What are your best tips for renting a vacation house or Airbnb with kids, ladies? Whether you’re doing Airbnb, VRBO, or another sort of rental, planning and executing the trip can feel like a full-time job in and of itself.
I shared a vacation horror story a week or so ago on Corporette — we rented a small house near a beach in Florida with my inlaws for a week. It turned into a horror story when I injured my knee on day 3 and was stuck on crutches for the remainder of the vacation; in separate incidents my FIL also wound up going to the emergency room, my husband walked into the ocean with his iPhone, and then lost his driver’s license a day before we flew back.*)
It got me thinking, though — what are your best tips for renting a house when you have kids? What do you need to think about, above and beyond, if you’re not staying at a hotel or a friend’s house?
Three Things to Consider when Doing Airbnb With Kids
1) Babyproofing. My MIL chose our Florida house because it looked really safe online — no stairs, an alarm system on the pool, and more — but we still made sure to pack corner bumpers, outlet plugs, a few cabinet ties, as well as some night lights so we could all avoid bumping anything in the middle of the night. (We didn’t use the adhesive on the corner bumpers — better than nothing, I figured.)
I was lucky to find this article before I went about Airbnb and the liability issues that arise because the “hotels” aren’t regulated. It’s a pretty graphic article, but it was good to reset my thinking from “city inspectors have checked this place out!” to “this is someone’s home.”
2) Food. If you think you’re saving money, don’t forget that you’re going to have to make a massive, massive run to the grocery store your first day there. My bill came to $420, and that barely took us through 3 meals. Your house may or may not be stocked with basic things like ketchup, mustard, butter, olive oil, spices, and more (and even if they are there, you may not want to use them!).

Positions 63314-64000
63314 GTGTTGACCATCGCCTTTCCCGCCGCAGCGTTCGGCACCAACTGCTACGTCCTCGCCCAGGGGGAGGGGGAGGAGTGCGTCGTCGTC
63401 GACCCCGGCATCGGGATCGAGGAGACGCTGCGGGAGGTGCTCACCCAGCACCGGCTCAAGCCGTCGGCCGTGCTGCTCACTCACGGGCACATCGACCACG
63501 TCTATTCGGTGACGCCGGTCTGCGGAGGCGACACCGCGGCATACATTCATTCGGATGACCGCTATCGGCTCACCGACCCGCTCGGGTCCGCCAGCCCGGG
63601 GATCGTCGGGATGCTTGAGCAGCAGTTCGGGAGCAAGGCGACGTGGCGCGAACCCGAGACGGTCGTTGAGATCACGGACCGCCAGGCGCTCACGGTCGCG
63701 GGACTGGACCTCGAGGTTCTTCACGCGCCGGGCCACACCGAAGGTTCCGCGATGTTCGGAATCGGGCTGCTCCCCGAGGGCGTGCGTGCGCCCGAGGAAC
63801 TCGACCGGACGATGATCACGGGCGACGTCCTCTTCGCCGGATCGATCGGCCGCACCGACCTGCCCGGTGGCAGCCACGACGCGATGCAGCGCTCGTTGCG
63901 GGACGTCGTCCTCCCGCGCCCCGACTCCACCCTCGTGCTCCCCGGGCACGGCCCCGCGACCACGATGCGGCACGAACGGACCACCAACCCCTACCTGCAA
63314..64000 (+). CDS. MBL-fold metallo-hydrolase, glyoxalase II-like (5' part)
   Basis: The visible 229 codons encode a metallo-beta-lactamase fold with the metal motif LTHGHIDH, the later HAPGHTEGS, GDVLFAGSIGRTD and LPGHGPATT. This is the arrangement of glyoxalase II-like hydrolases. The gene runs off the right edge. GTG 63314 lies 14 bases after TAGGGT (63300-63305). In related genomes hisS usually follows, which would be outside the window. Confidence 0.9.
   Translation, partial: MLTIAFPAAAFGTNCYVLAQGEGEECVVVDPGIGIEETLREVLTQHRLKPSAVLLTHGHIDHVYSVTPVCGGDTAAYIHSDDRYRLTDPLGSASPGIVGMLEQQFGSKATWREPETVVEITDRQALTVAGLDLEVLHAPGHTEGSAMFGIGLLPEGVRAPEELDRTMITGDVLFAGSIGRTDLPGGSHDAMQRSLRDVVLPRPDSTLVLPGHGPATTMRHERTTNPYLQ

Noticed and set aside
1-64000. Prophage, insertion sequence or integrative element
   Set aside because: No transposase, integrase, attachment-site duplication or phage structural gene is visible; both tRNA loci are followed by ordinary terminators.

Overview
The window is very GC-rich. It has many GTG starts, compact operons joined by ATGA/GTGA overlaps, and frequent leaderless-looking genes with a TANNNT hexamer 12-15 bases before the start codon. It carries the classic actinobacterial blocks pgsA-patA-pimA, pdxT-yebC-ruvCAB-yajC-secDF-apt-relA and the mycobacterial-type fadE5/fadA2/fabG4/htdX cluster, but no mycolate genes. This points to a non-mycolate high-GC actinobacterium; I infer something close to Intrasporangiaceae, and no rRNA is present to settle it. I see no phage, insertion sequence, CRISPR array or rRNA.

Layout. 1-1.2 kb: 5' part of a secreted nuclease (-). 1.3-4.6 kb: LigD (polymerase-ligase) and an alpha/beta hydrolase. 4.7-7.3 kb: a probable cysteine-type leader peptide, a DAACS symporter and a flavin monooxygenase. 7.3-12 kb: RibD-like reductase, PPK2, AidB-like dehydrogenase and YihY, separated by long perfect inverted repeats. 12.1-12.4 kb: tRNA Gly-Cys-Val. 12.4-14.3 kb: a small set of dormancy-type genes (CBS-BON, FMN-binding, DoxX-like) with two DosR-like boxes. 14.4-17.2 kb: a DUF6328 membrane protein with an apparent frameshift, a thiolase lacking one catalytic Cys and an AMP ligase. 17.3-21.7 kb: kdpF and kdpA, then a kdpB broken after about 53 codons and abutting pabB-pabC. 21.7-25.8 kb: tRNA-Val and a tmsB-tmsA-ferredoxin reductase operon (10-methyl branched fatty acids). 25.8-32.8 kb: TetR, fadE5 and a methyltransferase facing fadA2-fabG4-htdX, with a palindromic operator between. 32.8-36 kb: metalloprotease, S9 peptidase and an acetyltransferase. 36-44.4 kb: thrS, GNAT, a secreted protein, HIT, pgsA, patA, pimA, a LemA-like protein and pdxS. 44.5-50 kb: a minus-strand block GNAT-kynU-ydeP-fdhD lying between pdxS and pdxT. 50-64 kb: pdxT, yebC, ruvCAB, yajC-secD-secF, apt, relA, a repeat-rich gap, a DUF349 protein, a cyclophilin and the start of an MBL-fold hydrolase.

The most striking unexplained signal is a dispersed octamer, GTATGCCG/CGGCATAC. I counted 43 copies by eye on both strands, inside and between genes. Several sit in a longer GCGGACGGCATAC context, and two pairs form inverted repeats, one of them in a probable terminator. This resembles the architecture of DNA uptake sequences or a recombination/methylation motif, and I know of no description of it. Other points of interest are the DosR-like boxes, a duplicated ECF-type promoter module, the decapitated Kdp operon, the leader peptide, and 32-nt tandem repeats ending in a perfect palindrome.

We brought two Thermos bottles (one for each kiddo), two Zolis for H, and two Take n Toss cups for J; that was probably the bare minimum if we hadn’t wanted to be washing dishes every two seconds. The next time we do a trip like this, I’m going to do a bit of research ahead of time to see where the closest Costco or the like is, or maybe even travel with some frozen, high-cost food in my packed luggage (depending on trip duration, of course) –maybe I’m crazy but 3 frozen pounds of chicken or ground beef, packed in an insulated bag with ice packs wouldn’t be a bad way to save money, assuming I can get them for a good price ahead of time.
3) Toys. Oi. I was hoping that between Grandma and the beach, my eldest would be entertained, but I brought a few bath toys and made a DIY Lego kit before we left.
Oh, and here’s an awesome trick for traveling with stuffed animals: Get a large ziplock bag, put the stuffed animal inside, and get rid of all the air when you close it — you can get rid of 50-75% of the bulk without doing any damage to the stuffed animal.
We Kindle’d some of the boys’ favorite books; I also brought a handful of our thinnest books that both boys like. (We were really lucky and there was already a bunch of kids’ books down there — we also didn’t have to worry about bringing our Pack n Play, towels, beach toys, or more.)
Ladies, what are your best tips for renting a vacation house with kids? Any tips on traveling with grace (amidst a million clunky bags, strollers, etc.), or general tips on vacationing with kids?
* There was mostly a happy ending, though — by a huge stroke of luck we connected with the person who found the driver’s license, my FIL is fine, and as for me I’m lucky nothing was broken or torn, I’m off crutches and the cane, and I can limp around semi-normally now. As for the iPhone, well, he needed a new one anyway, and iCloud miraculously had the beach photos he hadn’t yet uploaded to Dropbox.